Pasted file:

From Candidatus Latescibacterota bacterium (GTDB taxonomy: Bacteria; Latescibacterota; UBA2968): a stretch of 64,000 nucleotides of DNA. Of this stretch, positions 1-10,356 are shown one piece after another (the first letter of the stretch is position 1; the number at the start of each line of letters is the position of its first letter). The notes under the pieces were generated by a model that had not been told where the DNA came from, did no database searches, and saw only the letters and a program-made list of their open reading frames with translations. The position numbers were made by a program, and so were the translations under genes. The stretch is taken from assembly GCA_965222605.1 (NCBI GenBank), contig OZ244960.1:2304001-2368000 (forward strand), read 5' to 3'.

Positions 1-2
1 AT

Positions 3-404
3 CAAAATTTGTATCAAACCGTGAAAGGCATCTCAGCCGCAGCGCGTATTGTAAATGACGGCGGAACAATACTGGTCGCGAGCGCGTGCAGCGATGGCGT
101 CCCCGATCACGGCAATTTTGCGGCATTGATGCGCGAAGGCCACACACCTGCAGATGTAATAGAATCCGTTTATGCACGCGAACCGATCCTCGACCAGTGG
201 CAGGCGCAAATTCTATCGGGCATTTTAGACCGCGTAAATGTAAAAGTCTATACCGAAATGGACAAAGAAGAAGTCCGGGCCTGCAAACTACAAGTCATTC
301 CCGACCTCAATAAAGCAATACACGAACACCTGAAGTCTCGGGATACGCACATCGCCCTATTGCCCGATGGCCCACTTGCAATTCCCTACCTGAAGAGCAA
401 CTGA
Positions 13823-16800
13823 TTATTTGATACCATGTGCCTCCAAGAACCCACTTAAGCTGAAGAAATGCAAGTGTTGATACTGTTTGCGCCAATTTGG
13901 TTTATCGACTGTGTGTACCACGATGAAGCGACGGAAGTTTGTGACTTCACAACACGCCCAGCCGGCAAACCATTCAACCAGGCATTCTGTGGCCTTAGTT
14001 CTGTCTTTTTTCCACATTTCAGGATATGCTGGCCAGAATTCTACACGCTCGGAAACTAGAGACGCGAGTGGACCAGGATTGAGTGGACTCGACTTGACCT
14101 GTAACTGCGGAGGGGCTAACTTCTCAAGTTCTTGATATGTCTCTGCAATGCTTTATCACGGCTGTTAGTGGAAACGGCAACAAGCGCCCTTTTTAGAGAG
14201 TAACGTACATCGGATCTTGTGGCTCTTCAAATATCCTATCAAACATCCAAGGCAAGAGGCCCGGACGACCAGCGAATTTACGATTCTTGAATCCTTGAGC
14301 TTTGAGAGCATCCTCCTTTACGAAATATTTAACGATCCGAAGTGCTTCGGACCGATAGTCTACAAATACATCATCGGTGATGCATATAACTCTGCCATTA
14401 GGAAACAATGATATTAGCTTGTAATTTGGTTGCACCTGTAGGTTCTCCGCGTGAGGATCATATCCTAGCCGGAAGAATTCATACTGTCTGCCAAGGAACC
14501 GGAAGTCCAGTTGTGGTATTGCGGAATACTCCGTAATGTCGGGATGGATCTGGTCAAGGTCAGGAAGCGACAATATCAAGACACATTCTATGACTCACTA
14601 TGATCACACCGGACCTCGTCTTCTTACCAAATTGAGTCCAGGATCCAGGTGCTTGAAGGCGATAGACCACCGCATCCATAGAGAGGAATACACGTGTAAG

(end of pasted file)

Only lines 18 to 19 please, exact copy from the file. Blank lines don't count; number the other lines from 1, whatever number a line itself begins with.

14501 GGAAGTCCAGTTGTGGTATTGCGGAATACTCCGTAATGTCGGGATGGATCTGGTCAAGGTCAGGAAGCGACAATATCAAGACACATTCTATGACTCACTA
14601 TGATCACACCGGACCTCGTCTTCTTACCAAATTGAGTCCAGGATCCAGGTGCTTGAAGGCGATAGACCACCGCATCCATAGAGAGGAATACACGTGTAAG